light have mass?
is one of the most common questions that keeps cropping up
are studying physics, and its actually a good question.
answer is ... yes and no.
carries energy (shine a spotlight at an object and
that object gets hot), and it also carries momentum,
that is, a lightbeam has a certain amount of "push" to it. A lightbeam
aimed at you should push on you with a certain amount of
force, and the object projecting the beam should feel
a certain amount of recoil. For
object placed in the path of the beam, we talk about it experiencing a
certain amount of light-pressure, and technically, when a body
absorbs light, and is given a small "shove" by the beam ,
that originally belonged to the light is now owned
by the (now-moving) object.
1: The energy
and momentum of light
everyday purposes, the amount of momentum carried by light is pretty
small, but it's proportional to the beam's energy, which is in
turn proportional to the quantity and frequency of the light. Higher
frequencies carry more energy, and have a correspondingly stronger
If someone shines a torch at you, and you
at the beam, the pressure of the light hitting you in the face should
be slightly be
stronger, and the apparent frequency of the signal will be higher, too,
because you're intercepting the light-signal at a faster rate.
If you try to run directly away from the lightbeam,
light-signal's apparent frequency will be lower ( thanks to
its Doppler shift), it's apparent energy
will be lower, and the amount of momentum that you feel the light to
have when it hits you should be smaller, too, by exactly the
If the person then throws
the torch at you, then the light
coming at you from the approaching torch will again have a higher
frequency, energy and momentum. But the hurled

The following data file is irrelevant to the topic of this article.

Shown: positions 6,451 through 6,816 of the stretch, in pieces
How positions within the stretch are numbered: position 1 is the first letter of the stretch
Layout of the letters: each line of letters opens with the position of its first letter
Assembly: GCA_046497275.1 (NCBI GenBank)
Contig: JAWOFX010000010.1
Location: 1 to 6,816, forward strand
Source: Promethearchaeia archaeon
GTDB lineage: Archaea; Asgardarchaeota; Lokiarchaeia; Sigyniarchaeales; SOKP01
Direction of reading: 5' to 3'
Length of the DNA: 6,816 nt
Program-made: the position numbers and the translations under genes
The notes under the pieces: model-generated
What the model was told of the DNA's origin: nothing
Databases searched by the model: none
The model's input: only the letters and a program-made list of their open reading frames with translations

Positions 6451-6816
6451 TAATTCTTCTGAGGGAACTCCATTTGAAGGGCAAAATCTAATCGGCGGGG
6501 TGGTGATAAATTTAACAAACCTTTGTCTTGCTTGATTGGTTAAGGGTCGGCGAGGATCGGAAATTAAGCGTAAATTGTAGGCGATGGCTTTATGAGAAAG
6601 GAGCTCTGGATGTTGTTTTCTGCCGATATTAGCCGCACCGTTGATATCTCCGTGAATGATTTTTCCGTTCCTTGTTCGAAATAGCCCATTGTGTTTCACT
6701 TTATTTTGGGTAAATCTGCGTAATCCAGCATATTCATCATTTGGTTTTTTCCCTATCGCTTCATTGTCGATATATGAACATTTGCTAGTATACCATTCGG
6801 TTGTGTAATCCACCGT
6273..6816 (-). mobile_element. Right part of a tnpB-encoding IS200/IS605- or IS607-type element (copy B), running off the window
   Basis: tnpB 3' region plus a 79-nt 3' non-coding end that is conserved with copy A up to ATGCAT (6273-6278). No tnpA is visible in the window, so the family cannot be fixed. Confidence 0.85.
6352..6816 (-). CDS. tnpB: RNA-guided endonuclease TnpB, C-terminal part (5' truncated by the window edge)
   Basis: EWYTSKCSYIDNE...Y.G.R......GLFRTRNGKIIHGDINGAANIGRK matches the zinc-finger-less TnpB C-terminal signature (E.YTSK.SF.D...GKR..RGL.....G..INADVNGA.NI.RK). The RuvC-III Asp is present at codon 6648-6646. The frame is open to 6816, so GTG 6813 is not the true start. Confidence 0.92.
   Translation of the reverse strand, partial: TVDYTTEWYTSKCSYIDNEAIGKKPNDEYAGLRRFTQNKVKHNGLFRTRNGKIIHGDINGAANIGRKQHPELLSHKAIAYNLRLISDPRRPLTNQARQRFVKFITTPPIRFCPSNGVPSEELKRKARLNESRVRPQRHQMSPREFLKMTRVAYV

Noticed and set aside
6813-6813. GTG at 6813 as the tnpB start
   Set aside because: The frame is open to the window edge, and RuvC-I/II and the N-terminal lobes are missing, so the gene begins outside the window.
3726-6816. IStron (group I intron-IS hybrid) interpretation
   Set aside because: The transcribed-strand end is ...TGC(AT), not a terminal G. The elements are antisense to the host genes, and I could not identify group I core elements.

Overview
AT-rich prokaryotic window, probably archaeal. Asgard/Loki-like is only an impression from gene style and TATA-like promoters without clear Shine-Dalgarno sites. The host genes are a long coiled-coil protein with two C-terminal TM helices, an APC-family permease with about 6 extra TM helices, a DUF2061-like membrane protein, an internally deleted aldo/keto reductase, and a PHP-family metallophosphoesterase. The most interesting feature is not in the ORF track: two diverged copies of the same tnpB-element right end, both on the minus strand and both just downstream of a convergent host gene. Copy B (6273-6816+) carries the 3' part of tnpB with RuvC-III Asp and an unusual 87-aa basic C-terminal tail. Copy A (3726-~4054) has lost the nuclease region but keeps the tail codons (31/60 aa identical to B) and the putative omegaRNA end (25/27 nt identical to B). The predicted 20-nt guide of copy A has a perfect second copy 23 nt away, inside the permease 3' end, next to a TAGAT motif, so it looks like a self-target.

torch itself, as a moving body, will also have kinetic energy and
momentum. So since we say that
these things, for the torch, are standard properties of
a moving mass, why don't we say
that light is made up
of little moving particles that also carry mass?
What is mass?
we look at our operational definitions for "mass", we find that they
were designed around the sorts of properties that we associate
with solid objects, and one of the most important properties that
objects have but light doesn't is persistence.
tend to stay put, and if they move, they tend to move slowly
us to be able to see them by bouncing light off them. Objects have a location,
even if that location isn't always fixed with time. We can grab a
moving object and stop it, and then poke it about to measure its
But with light, transience is
part of its very
nature. If you could stop light dead, it would cease to be light. It's
frequency would be zero, it's energy would be zero, and its
momentum would be zero. All the properties that we came across earlier
that sounded rather like the properties of matter
would disappear. We
can suggest (as Einstein did in his
E=mc² paper 
) that light can
transfer momentum between an emitting object and a receiving one, but
while the light is "in flight", it's difficult to say that it has
"mass" itself, in any conventional way. A single pulse of
light just isn't a
complicated enough thing to be able to support the properties that we
normally associate with "mass"
What we can
do, though, is to trap light, and when we do that, the rules change.
an individual "stopped" light-beam wouldn't seem to
have doesn't have energy or momentum, we can (in theory) trap
light within a mirrored capsule or container. We can imagine a complex
bouncing about within the container, exerting pressure equally
on all of the container's walls. The light-complex still has energy,
but the momentum of its different components, acting in different
directions, cancels out. The container stays put. The energy of the
light is now confined to its container, and we can now carry
out thought-experiments with it. 
we try to move
the container, our lightcomplex doesn't like it. The container wall
that's pushed against the light-complex feels a greater resistance
due the fleeting increase in light-pressure, and the wall that
moves away form the light-complex feels a reduced light-pressure. When
we push against the container, it seems to resist, just as if it
contained a piece of matter, rather than trapped light-energy.
the container is moving, and its internal light has quickly reached a
equilibrium at the container's new velocity, the moving container's
mass has momentum, and so does the light-complex inside it. The light
traveling in the same direction as the
container now has more energy and momentum that the light components
acting in the opposite direction. The trapped light-complex
has a total momentum of zero when
it is stationary, but a conventional-looking momentum when the
This is much more like the behaviour
of mass, and in fact, we find that the initial energy of the